There's something haunting about this: the physical settings of internet memes with the protagonists removed.
Archive: May, 2009
All the chairs in Pixar's The Incredibles.
Ficlets is back ...as Ficly. Take that, AOL: this site is just too good to roll over and die.
Jeff's got something up his sleeve that will help the cause of web typography.
Eleven years old and more relevant than ever.
Standalone embeddable widgets from Google that you can drop into any web page. The maps widget finally frees the maps API from the tyranny of coupling a domain with an API key.
And this, boys and girls, is why the password anti-pattern is bad, m'kay?
I'm not sure I can resist ordering one of these T-shirts featuring crime-fighting duo Charles Babbage and Ada Lovelace.
A sweet little Skyhook/FireEagle desktop app from Tom. It updates your FireEagle location every five minutes by pinging Skyhook's API to triangulate your position. A small piece, loosely joining two small pieces.
A great example of @font-face in action: comparing Graublau Sans Web with with Lucida Grande.
This is just brilliant! Natalie has taken the Flash-based Pocketmod and reproduced it using HTML and CSS (including CSS transforms).
How to ensure consistency in time travel narratives.
A text to punch card translator. Who wants to be the first to pipe Twitter messages through this?
Cory Doctorow: We must ensure ISPs don't stop the next Google getting out of the garage | Technology | guardian.co.uk
A superb call to arms on the importance of "fat pipe, always on, get out of my way."
Classic photographs recreated in Lego.
"Nikon, the racist camera" (sing it to the tune of Flight of the Concords' "Albi, the racist dragon").
A detailed comparison of jQuery and MooTools.
Follow along as Happy Cog document the process of redesigning the Mozilla website.
A look into the future that never was. This stuff is right up my alley.
The 26 step process required to add +1 to a feature request in IE. Franz Kafka is alive and well and living in Redmond.
Start here, click through to each next message, and enjoy. Pretend Office is like Spinal Tap for office workers. Funny in an uncomfortably real way.
Because everything goes better with keyboard cat.
Make your own papernet projects.
A proposal for decimal time and measurement. It'll never defeat inertia but I love seeing the thought process that's gone into it.
Where I’m actually living in augmented reality, Jefferson Airplane and what does this mean for photos. « geobloggers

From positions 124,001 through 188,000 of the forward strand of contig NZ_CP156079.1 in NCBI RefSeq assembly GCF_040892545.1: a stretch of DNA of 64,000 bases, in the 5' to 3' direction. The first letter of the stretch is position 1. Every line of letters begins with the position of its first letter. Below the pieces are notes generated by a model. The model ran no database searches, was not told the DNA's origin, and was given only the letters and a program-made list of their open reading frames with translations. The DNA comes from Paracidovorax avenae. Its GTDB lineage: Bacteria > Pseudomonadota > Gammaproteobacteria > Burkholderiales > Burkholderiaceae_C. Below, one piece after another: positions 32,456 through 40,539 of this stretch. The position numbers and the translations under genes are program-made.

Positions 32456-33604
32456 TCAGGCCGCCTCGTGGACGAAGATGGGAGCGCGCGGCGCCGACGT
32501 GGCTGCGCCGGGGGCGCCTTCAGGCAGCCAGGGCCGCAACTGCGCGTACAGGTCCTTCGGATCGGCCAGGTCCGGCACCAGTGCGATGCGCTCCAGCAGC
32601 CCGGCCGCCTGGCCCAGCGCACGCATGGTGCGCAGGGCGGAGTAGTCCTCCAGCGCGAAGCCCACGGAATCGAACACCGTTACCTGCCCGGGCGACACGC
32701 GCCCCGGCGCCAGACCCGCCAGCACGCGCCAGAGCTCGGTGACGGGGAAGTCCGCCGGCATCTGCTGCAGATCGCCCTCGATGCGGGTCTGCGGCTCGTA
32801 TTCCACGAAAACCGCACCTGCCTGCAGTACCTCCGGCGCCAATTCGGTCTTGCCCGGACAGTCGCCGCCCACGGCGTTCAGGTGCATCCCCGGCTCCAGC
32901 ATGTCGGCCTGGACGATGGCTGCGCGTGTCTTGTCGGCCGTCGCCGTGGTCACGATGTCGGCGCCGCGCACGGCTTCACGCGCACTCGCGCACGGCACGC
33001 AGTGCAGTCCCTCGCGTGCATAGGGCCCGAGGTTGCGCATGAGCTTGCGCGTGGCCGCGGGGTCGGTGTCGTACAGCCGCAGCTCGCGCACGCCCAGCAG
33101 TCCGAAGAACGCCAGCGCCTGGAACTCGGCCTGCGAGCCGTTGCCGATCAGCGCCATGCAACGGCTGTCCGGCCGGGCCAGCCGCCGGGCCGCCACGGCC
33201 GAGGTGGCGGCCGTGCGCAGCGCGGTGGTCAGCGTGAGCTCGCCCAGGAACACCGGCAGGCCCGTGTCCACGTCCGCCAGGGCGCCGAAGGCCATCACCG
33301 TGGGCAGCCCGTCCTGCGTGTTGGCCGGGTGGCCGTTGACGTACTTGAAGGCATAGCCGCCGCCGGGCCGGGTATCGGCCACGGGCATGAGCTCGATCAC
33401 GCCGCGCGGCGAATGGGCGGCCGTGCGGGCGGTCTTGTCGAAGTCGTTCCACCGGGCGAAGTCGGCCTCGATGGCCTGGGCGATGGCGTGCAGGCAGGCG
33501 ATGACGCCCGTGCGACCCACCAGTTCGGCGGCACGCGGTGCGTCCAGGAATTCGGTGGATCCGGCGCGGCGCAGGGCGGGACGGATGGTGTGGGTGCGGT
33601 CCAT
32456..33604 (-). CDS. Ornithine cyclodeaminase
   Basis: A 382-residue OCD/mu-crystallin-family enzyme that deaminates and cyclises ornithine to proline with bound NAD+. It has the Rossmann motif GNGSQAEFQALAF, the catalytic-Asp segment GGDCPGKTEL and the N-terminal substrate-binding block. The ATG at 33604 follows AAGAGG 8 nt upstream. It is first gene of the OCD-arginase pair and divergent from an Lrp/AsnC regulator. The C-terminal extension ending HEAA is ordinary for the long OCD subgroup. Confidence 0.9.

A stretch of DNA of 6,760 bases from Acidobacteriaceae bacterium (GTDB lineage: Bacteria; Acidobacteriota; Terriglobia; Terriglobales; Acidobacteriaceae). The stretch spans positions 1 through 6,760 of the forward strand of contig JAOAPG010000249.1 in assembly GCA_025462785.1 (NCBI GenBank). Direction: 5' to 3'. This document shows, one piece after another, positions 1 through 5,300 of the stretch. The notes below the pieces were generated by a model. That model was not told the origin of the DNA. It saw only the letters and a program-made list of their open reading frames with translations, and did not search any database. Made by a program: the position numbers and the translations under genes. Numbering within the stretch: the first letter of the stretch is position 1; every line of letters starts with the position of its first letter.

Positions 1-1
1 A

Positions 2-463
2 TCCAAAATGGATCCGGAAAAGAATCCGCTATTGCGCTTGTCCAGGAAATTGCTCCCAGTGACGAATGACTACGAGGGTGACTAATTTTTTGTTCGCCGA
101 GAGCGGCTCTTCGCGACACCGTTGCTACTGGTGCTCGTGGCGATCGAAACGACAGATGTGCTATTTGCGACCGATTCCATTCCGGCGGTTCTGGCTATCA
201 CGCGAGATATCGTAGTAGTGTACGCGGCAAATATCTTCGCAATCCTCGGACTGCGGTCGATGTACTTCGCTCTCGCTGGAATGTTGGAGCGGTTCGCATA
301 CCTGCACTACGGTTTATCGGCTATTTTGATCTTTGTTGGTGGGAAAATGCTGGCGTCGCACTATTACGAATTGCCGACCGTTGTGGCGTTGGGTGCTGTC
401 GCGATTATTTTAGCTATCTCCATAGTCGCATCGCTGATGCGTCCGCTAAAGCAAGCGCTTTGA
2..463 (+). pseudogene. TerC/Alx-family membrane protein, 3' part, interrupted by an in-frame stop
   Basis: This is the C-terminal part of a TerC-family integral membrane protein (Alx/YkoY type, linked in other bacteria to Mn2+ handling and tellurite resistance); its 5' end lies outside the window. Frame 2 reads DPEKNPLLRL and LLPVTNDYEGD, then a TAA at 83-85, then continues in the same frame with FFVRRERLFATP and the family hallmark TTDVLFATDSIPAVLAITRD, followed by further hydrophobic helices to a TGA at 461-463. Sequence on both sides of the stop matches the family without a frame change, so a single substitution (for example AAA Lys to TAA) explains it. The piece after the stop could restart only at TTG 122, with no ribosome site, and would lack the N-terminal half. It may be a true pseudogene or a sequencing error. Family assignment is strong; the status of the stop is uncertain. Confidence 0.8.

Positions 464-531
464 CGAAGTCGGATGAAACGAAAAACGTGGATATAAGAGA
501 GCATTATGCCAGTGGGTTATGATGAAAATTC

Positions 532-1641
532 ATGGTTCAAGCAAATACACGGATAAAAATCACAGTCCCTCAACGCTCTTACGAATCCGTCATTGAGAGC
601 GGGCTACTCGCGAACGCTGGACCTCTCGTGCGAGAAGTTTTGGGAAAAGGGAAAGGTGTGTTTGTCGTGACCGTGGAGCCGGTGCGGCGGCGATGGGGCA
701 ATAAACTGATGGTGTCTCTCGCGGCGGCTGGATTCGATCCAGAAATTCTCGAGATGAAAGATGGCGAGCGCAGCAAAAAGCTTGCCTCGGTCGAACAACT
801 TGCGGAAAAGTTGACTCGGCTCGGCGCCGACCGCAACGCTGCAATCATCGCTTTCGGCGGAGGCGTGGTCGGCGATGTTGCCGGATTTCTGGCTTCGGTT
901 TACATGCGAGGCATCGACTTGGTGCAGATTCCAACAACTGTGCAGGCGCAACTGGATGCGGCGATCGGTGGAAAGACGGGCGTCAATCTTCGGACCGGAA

Rev. Dan Catt's augmented reality future is here; it just isn't evenly distributed yet.
Jackson is gathering data to test on-screen readability. Sign up and join in.
Near Future Laboratory » Blog Archive » Design Fiction: A Short Essay on Design, Science, Fact and Fiction
Download the PDF of this essay from the Near Future Laboratory and wallow in the sci-fi/tech/design goodness.
Douglas is featured in The New York Times (and look: there's Dustin behind him).
A beautiful PDF literary magazine, designed to be printed out and read away from the computer. I'd still love to see an HTML version.
This huffdufferesque fill-in-the-blank dry-erase toy teaches your child how to write letters from _____.
Now *this* is how you explain technical concepts.
If television were honest...
Get Creative Commons stickers at the click of a button thanks to Brian and the Moo API.
An excellent piece by Stan in which he questions (without rejecting out of hand) applying proportion-based rules to the web, a medium with inherently fluid proportions.
A repository of liberally-licensed fonts to link to with @font-face.
A nice stab at a markup (and CSS) pattern for forms.
It looks Wheel of Tea is going to face some stiff competition from this iPhone app.
Jack Schulze goes into detail on the genesis of the wonderful Here & There map/visualisation.
If you've ever broken/strained a limb, you'll know how tedious it gets answering the inevitable "what happened?" question time and time again.
A humorous comparison of the em dash and the semicolon; but this online setting scuppers the author's wit by using hyphens instead of em dashes — punctuation-derived humour fail!
This is the best location visualisation I have ever seen.
Lawrence Lessig's newest book, Remix: Making art and commerce thrive in the hybrid economy, is now available as a free PDF download.